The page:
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Subject: Re: Nazism vs Communism:Which is Worse?
From: (John W. Schaefer)
Date: Mar 19 1996

In article <4i13n0$>, says...

>The Russians did not have anything like the supply requirements of Allied 
>units, their units 'bombed up' for an Op, and off they went, without any 
>logistic support at all.

	As stated, that's a canard. Logistics is not magic. Materials usage 
is directly related to actions. Sure, if you sit on your duff, you don't need 
much stuff. But in order to fire 1000 50-kg shells, you have to move 50,000 
kgs, plus accessories, overhead, and the supplies and overhead of the part of 
the logistics train you use. The Russians didn't have a magical way to 
conduct military operations without supplying them.

	Now, it is a fact that a lot of the total transport capability of the 
WWII Russian military was organic to units. There wasn't enough left over to 
maintain the kind of classical logistics structure the Western Allies had. 
But that was not by Russian preference--they just didn't have the 
requisite equipment, management and engineering skills and transportation 
infrastructure. Their struggles to build those capabilities throughout the 
war are sufficient evidence that they recognized they were operationally and 
organizationally inferior.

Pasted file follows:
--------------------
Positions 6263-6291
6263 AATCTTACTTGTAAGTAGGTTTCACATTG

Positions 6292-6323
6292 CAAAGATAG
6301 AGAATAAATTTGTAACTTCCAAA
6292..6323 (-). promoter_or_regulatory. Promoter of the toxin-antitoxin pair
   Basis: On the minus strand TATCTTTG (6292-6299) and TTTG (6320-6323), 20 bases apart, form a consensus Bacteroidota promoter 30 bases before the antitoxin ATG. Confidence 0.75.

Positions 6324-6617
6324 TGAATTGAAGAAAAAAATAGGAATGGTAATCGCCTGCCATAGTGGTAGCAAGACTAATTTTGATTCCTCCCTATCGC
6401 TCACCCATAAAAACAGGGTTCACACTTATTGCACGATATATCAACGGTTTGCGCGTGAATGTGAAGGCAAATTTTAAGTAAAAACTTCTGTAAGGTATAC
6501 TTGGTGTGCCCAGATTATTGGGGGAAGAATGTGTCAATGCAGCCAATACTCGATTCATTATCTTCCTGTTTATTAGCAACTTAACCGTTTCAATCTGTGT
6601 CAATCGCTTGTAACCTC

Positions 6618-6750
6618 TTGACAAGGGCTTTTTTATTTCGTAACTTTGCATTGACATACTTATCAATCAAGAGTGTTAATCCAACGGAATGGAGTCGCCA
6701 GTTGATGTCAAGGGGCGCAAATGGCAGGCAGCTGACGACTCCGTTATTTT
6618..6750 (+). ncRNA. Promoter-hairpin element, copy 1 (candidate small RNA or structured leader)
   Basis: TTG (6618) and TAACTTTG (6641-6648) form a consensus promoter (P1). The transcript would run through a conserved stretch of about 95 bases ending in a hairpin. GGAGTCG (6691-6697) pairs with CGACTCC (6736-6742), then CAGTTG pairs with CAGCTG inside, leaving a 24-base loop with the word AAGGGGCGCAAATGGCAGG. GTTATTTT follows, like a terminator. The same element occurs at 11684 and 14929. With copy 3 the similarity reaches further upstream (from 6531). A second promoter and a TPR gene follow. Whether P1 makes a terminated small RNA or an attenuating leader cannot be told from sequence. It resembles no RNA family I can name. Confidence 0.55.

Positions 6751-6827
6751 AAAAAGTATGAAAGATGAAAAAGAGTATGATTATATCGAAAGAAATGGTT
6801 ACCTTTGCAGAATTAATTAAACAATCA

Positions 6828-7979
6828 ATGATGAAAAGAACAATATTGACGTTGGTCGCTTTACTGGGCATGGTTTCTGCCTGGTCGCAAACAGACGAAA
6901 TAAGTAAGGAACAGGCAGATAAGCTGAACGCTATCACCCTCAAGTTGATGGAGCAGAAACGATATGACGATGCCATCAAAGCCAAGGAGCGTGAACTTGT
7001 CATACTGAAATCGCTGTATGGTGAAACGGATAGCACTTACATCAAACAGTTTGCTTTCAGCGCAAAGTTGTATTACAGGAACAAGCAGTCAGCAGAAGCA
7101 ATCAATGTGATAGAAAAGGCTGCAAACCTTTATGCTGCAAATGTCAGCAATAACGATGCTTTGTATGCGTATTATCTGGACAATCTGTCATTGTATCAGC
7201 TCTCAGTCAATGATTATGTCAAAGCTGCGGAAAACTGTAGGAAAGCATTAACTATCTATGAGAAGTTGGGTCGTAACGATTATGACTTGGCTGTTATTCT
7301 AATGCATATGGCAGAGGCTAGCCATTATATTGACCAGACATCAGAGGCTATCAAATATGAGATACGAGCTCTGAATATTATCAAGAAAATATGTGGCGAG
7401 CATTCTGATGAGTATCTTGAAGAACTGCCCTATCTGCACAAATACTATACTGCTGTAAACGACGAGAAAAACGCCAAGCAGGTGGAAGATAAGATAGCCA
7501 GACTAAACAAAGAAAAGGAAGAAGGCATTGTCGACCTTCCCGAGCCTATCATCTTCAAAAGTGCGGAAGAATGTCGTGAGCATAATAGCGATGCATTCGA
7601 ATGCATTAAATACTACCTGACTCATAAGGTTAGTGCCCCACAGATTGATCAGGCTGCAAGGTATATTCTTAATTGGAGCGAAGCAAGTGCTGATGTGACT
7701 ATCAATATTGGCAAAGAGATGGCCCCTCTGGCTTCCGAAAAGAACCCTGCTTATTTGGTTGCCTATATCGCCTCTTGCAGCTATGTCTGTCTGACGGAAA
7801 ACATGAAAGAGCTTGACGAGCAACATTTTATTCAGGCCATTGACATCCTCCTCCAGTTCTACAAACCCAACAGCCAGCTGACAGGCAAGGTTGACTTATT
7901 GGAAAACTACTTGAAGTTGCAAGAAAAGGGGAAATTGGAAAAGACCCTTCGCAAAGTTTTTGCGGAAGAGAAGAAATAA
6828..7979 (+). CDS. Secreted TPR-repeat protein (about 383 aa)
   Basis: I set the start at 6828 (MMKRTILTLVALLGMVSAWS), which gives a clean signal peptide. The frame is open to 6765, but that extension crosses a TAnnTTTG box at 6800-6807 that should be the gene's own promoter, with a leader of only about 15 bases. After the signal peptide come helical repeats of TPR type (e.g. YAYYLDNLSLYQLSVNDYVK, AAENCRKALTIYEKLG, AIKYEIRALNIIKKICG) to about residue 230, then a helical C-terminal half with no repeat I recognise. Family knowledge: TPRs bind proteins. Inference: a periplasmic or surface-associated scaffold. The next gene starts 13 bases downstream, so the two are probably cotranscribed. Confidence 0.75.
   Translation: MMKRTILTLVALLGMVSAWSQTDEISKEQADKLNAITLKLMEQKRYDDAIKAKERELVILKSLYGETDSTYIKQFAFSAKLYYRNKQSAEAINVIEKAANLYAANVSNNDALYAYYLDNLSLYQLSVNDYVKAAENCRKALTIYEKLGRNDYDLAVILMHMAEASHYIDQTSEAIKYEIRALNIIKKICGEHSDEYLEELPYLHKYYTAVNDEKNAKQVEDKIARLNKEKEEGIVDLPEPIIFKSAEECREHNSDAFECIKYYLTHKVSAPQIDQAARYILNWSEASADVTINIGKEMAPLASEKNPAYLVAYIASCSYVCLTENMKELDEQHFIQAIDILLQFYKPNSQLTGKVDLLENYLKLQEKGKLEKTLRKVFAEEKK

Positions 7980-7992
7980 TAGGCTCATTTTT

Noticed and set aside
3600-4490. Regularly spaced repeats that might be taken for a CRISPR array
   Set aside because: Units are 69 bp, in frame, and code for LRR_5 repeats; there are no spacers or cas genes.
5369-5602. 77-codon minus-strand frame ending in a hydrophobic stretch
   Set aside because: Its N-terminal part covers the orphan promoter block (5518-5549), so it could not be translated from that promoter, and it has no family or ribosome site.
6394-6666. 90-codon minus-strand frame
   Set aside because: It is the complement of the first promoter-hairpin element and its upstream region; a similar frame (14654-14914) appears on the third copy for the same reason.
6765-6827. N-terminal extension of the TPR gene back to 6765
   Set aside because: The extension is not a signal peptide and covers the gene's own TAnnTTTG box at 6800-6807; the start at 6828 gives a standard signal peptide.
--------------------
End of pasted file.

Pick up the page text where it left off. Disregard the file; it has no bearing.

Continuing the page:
You are arguing, I think, that their units were wonderfully effective 
indefinitely while needing much less tonnage than the Western Allies, so that 
they didn't need the logistics capability they didn't have. That's factually 
wrong--the dominant portion of any modern unit's logistical tonnage during a 
fast attack is POL, weapons/vehicle replacement and ammunition. American 
units had organic supply lift capability, just like the Russians, but 
while American units could generally count on the logistics guys to get 
materials to them just when their organic supplies were exhausted, Russian 
units could not. When Russian units with only the supplies they could carry 
organically had used up those supplies, and found themselves not receiving 
replacements from the rear, they were effectively de-militarized.
Units stop shooting and driving when they run out of shells and gas. 

	The original argument here was that the Russians would have been able 
to advance westward against the Western Allies without hindrance by Allied 
fighter-bomber interdiction of logistics activity. That is absurd.  The 
interdicting units might have had to look harder for trains and trucks, but 
each individual destroyed target would be a much larger percentage of the 
overall resources the Russians had available. And, with our superior photo 
intelligence capability and knowledge of the ground we were retreating over, 
the fighter-bomber pilots would know exactly where to hit the bridges, 
railyards and other pinchpoints in the road and rail net--the real key to 
disabling a logistics system.

	In a lot of ways, war is won and lost by logistics. The Russian Army 
at the end of WWII was not a wonderful example of how to run a logistics 
system. They got the logistics job done only because the folks they were 
fighting had an inadequate capability to interdict that system. Our 
capability would have been immensely greater.                              

                                           John Schaefer

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